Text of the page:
Following the release of preliminary accountability ratings from the Texas Education Agency, Alvin and Friendswood ISDs have each passed resolutions to be submitted to the state legislature urging the repeal of the new A-F accountability rating system.
The new rating system was approved by legislators in 2015 to rank districts and campuses on an A through F scale, similar to a report card. Although accountability grades will not impact school districts until the system goes into effect for the 2017-18 school year, the state released preliminary ratings for "informational purposes", according to the TEA.
Resolutions passed by AISD and FISD come as districts across the state have also called for the repeal of the rating system. The Texas High Performance Schools Consortium, which includes FISD as an associate member, submitted a laundry list of recommendations to state lawmakers that includes improving college and career readiness at public schools and repealing the rating system.
“We’re never afraid of accountability. If the state wants to give us a straight test and have our kids line up and take that test, we’ll be glad to line up with anybody,” AISD Superintendent Buck Gilcrease said at the district’s Jan. 10 board meeting. “Right now, this A through F system is the way it’s been created with the questionable statistics. It causes us, at some point to say, when you start to hurt the children, then the idea behind it has lost its meaning.”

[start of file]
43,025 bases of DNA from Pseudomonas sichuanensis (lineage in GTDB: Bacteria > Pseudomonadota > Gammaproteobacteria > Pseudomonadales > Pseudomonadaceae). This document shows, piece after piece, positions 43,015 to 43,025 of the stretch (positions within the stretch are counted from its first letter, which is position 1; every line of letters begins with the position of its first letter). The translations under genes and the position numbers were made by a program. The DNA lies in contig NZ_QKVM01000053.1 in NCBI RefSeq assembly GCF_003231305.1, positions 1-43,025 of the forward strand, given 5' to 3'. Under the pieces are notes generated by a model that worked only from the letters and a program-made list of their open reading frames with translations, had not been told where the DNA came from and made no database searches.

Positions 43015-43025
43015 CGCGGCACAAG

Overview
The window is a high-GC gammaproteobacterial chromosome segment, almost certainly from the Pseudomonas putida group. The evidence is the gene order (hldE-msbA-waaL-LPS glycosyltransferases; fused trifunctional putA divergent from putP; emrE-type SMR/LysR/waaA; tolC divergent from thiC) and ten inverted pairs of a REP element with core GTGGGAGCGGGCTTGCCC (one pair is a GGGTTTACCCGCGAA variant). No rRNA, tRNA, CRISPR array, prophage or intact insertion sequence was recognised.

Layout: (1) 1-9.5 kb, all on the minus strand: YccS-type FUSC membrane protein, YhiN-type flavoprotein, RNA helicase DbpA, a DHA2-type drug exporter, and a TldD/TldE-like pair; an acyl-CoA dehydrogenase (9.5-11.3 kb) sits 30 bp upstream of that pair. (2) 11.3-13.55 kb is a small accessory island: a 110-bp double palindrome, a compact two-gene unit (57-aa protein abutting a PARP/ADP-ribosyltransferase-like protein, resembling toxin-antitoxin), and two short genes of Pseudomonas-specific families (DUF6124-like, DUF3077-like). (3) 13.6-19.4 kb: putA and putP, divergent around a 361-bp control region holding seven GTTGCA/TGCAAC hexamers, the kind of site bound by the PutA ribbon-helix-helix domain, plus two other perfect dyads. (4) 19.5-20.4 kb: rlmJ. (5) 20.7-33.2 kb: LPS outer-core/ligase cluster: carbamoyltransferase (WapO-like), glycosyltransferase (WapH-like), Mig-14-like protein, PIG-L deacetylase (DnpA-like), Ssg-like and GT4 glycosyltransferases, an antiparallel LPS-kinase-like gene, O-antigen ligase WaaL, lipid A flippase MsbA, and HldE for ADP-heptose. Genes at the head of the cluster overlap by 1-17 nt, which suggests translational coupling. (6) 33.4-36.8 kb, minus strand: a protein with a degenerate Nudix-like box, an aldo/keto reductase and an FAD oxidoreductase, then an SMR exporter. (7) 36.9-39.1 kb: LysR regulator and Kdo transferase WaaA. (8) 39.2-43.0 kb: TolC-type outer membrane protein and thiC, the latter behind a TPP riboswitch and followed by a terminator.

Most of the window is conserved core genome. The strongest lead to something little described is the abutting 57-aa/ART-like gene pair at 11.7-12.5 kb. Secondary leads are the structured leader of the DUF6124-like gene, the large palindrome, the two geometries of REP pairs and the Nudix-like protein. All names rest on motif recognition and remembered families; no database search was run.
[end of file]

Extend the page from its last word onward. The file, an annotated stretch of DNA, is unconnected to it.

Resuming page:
FISD trustees echoed similar sentiments at its Jan. 9 meeting when it passed its resolution in support of repealing the new rating system. When presenting the resolution to the board, FISD administrators cited the system’s lack of clarity and transparency in rating each school.
Texas Commissioner of Education Mike Morath released a statement on Jan. 6, saying that the ratings were part of a work-in-progress model that "met legislative requirements" and "are likely to change before the A-F ratings become effective in August 2018."
"I do not give much credence to the A through F results," FISD Superintendent Trish Hanks said in response to Morath's statement.
Pearland ISD has remained neutral in its stance on the system though Superintendent John Kelly expressed some skepticism about the system’s accuracy.
“I hope this TEA trial leads state officials to hold onto the good while addressing weaknesses before releasing actual ratings in 2018,” Kelly said. “Accountability is necessary, and when done well, it can be highly encouraging for those who strive to be the best.”
The PISD board of trustees did not discuss the rating system at its recent meeting on Jan. 17.